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Problem-Focus vs Solution-Focus

by Daimen Hardie on December 15, 2015

Today, Permaculture students at the Rural Innovation Campus began exploring what will be both the most demanding and the most valuable aspect of their training - design. Demanding because this topic challenges  the very way one thinks about problems.

Focusing on the solution, rather than the problem . . .

When you approach a challenge are you problem-focused or solution-focused? Sounds cryptic, but I’ll explain.

On the one hand, a problem-focused approach is similar to the traditional scientific method.  It begins with a definition of all the different parts of the problem – the present reality - and then works within this limited set of parameters towards a solution. In other words it is a reductionist approach.

Alternatively, a solution-focused approach begins with a goal – a future scenario currently outside of reality – and explores several possible paths to achieving that goal, more or less simultaneously.  It is an expansive process otherwise known as thinking outside the box.

 

A path to solution-focused thinking . . .

Of course, good problem solving employs both methods in varying proportion depending on the nature and complexity of the challenge at hand.

If the brakes on your car are not working for example, you’re better off applying a reductionist approach.  It’s not really the time to dream expansively of a future when brakes don’t wear out, cars fix themselves, and you don’t need a car anymore because the hyperloop passes right by your neighbourhood.  Focusing instead on facts will reveal where exactly the problem lies in your brake system – in the fluid, lines, callipers, shoes, rotors or some combination of these finite components – and so allow you to make the appropriate repairs.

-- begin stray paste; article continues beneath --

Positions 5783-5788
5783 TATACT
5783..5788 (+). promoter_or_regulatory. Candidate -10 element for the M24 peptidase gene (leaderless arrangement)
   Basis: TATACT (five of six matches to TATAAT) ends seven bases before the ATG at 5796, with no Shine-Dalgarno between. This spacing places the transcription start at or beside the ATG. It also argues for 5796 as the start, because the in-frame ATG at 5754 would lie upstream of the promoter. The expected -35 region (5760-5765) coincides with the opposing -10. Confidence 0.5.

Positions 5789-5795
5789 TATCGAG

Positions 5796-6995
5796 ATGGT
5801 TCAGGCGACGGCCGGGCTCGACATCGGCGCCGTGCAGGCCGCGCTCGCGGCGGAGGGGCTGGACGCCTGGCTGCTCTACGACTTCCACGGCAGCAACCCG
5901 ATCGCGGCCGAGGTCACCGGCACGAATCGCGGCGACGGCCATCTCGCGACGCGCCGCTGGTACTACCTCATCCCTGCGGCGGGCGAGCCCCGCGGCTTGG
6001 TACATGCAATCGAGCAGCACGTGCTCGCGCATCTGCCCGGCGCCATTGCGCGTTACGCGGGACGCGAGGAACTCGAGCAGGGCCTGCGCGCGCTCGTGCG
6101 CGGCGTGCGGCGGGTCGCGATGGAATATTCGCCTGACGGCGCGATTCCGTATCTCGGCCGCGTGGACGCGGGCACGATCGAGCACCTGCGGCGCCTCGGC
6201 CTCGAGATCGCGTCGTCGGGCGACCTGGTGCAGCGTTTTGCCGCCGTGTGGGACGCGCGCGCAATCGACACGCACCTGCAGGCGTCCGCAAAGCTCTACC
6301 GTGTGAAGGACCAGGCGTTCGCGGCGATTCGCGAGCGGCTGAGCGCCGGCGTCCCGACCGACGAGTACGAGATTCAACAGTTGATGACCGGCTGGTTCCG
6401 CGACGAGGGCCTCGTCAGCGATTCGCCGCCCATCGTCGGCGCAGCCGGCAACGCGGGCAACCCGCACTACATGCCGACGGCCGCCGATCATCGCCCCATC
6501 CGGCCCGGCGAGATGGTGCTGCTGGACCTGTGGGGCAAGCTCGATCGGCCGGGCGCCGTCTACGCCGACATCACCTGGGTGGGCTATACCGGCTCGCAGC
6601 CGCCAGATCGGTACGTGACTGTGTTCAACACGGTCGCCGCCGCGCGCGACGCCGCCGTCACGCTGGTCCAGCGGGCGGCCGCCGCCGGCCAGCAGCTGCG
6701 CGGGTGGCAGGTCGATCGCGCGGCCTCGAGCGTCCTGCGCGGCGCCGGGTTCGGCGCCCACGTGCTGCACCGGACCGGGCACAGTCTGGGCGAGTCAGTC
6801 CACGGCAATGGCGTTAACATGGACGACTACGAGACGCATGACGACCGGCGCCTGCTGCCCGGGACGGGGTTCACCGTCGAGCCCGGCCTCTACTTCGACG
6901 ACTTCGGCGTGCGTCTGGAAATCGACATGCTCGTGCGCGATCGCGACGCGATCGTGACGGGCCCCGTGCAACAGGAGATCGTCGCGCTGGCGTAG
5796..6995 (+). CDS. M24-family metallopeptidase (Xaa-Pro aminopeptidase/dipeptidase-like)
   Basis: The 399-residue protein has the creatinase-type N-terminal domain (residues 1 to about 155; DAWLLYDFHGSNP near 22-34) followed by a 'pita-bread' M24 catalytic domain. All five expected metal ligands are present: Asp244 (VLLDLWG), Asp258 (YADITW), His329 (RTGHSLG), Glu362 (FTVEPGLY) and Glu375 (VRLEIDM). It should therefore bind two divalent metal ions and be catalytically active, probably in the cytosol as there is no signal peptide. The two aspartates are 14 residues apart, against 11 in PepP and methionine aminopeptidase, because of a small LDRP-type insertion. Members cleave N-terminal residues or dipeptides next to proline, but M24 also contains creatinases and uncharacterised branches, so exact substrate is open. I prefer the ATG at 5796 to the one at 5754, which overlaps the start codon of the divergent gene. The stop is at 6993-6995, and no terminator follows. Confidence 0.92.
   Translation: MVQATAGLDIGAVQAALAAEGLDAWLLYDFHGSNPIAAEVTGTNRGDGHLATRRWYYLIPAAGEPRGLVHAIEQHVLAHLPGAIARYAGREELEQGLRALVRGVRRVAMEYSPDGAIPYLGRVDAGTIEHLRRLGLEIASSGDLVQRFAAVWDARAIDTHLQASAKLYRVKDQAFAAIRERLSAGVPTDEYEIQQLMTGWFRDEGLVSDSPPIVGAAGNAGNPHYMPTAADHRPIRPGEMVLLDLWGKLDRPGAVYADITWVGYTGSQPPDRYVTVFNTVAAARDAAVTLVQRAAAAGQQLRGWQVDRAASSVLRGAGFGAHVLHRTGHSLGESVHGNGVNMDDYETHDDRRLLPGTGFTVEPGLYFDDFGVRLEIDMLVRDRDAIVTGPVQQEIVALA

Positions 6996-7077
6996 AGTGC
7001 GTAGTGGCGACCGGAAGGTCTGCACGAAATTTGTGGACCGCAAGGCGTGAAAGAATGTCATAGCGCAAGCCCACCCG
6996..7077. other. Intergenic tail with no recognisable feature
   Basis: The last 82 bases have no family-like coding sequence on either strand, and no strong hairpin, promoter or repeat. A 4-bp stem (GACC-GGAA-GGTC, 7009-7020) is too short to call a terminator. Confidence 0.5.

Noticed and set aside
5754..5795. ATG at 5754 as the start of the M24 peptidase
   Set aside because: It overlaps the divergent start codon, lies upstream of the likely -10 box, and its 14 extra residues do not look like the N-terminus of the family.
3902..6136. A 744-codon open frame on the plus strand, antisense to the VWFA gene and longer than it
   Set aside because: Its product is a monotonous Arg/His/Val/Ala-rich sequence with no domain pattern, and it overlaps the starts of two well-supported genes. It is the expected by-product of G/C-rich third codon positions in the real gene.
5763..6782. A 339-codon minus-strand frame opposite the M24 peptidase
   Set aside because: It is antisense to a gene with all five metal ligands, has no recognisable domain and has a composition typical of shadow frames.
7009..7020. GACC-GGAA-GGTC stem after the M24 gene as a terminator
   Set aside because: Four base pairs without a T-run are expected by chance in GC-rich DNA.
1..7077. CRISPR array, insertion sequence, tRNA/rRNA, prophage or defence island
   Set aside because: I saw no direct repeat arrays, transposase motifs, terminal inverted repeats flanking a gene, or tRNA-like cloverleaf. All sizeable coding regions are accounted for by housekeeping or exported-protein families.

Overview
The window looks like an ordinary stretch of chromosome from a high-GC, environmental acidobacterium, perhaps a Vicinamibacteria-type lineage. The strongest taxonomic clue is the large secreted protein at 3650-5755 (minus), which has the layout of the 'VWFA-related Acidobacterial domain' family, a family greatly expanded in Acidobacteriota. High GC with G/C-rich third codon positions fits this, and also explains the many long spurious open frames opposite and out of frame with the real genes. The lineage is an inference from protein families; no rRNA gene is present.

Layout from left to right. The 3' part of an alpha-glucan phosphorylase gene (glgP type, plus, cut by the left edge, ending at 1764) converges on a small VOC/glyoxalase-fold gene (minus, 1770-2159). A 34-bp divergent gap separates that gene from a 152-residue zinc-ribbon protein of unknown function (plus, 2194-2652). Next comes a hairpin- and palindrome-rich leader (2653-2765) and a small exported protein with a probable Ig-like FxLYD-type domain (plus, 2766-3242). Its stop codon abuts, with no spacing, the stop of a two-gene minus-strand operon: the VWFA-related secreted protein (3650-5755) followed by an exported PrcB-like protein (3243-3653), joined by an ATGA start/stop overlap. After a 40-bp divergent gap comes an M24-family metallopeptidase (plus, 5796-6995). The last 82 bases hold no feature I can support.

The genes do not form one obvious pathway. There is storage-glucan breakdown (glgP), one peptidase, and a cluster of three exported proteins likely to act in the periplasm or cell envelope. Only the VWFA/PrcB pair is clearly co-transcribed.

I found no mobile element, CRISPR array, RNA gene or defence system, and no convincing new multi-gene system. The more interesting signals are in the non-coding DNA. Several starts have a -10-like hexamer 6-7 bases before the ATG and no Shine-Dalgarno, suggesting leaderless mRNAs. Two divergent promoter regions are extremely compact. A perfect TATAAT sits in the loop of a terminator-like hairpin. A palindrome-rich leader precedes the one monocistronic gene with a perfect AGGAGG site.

In contrast to mechanical systems like the example above, solution-focused thinking excels when dealing with complex living systems - like a community, an organization, or a farm.  Several techniques and theories exist to guide solution-focused thinking.  Permaculture is one such practice.

 

Permaculture is about design, and design is a creative process . . .

The fact that Permaculture is a design discipline often comes as surprise to those who associate it only with token gardening methods – mulch, chicken tractors, food forests, etc.  In fact, the most valuable aspects of Permaculture are not these innovations but the methods and processes of solution-focused thinking that gave rise to them in the first place.

Permaculture is solution-focused design.  Rather than simply preaching dos and don’ts, Permaculture training is about cultivating the analytical and creative skills necessary for people to innovate their own solutions.  Farmers and community leaders trained at the Rural Innovation Campus will begin by employing these newly acquired skills to the design of their own farm or home gardens, but after that the possible applications are limitless.  Some ideas change how we see the world, and then we change the world.

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